Jaroslav Budis, Marcel Kucharik, Frantisek Duris, Juraj Gazdarica, Michaela Zrubcova, Andrej Ficek, Tomas Szemes, Brona Brejova, Jan Radvanszky. Dante: genotyping of known complex and expanded short tandem repeats. Bioinformatics, 2018. Accepted for publication.

Download preprint: not available

Download from publisher: https://doi.org/10.1093/bioinformatics/bty791

Related web page: not available

Bibliography entry: BibTeX


Motivation: Short tandem repeats (STRs) are stretches of repetitive DNA in which 
short sequences, typically made of 2-6 nucleotides, are repeated several times.
Since STRs have many important biological roles and also belong to the most
polymorphic parts of the human genome, they became utilized in several
molecular-genetic applications. Precise genotyping of STR alleles, therefore, was
of high relevance during the last decades. Despite this, massively parallel
sequencing (MPS) still lacks the analysis methods to fully utilize the
information value of STRs in genome scale assays. Results: We propose an
alignment-free algorithm, called Dante, for genotyping and characterization of
STR alleles at user-specified known loci based on sequence reads originating from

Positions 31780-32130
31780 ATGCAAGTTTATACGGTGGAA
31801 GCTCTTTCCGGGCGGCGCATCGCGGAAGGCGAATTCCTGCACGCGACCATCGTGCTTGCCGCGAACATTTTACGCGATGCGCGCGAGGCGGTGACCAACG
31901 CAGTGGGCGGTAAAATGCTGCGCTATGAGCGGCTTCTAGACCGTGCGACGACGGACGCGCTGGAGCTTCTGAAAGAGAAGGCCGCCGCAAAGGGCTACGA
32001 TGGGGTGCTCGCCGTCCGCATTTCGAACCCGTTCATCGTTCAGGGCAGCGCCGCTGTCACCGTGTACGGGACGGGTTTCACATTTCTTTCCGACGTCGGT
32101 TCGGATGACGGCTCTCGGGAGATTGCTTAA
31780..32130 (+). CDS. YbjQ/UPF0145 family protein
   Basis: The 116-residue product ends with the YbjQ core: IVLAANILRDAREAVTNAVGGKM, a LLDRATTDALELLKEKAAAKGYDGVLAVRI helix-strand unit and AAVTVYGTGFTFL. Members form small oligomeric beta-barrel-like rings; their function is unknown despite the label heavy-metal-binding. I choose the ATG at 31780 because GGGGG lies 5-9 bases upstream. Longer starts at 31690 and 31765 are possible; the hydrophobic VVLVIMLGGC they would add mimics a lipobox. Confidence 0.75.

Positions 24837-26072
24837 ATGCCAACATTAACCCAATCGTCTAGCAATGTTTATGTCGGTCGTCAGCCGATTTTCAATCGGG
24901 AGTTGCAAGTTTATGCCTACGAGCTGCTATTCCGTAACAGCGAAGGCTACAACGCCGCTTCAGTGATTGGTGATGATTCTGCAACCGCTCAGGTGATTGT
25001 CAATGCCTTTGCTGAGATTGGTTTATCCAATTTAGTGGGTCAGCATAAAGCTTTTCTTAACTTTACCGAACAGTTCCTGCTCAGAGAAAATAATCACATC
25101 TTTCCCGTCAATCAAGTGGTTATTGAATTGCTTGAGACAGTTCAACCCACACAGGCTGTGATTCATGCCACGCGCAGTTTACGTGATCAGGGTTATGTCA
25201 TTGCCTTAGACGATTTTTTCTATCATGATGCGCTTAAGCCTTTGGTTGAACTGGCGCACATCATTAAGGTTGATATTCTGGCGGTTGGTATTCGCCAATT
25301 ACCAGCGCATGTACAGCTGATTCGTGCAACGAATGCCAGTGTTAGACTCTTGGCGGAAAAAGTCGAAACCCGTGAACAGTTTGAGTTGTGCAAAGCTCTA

STR loci of interest. The method accounts for natural deviations from the
expected sequence, such as variation in the repeat count, sequencing errors,
ambiguous bases, and complex loci containing several different motifs. In
addition, we implemented a correction for copy number defects caused by the
polymerase induced stutter effect as well as a prediction of STR expansions that,
according to the conventional view, cannot be fully captured by inherently short 
MPS reads. We tested Dante on simulated data sets and on data sets obtained by
targeted sequencing of protein coding parts of thousands of selected clinically
relevant genes. In both these data sets, Dante outperformed HipSTR and GATK
genotyping tools. Furthermore, Dante was able to predict allele expansions in all
tested clinical cases. Availability: Dante is open source software, freely
available for download at https://github.com/jbudis/dante. Supplementary
Information: Supplementary data are available at Bioinformatics online.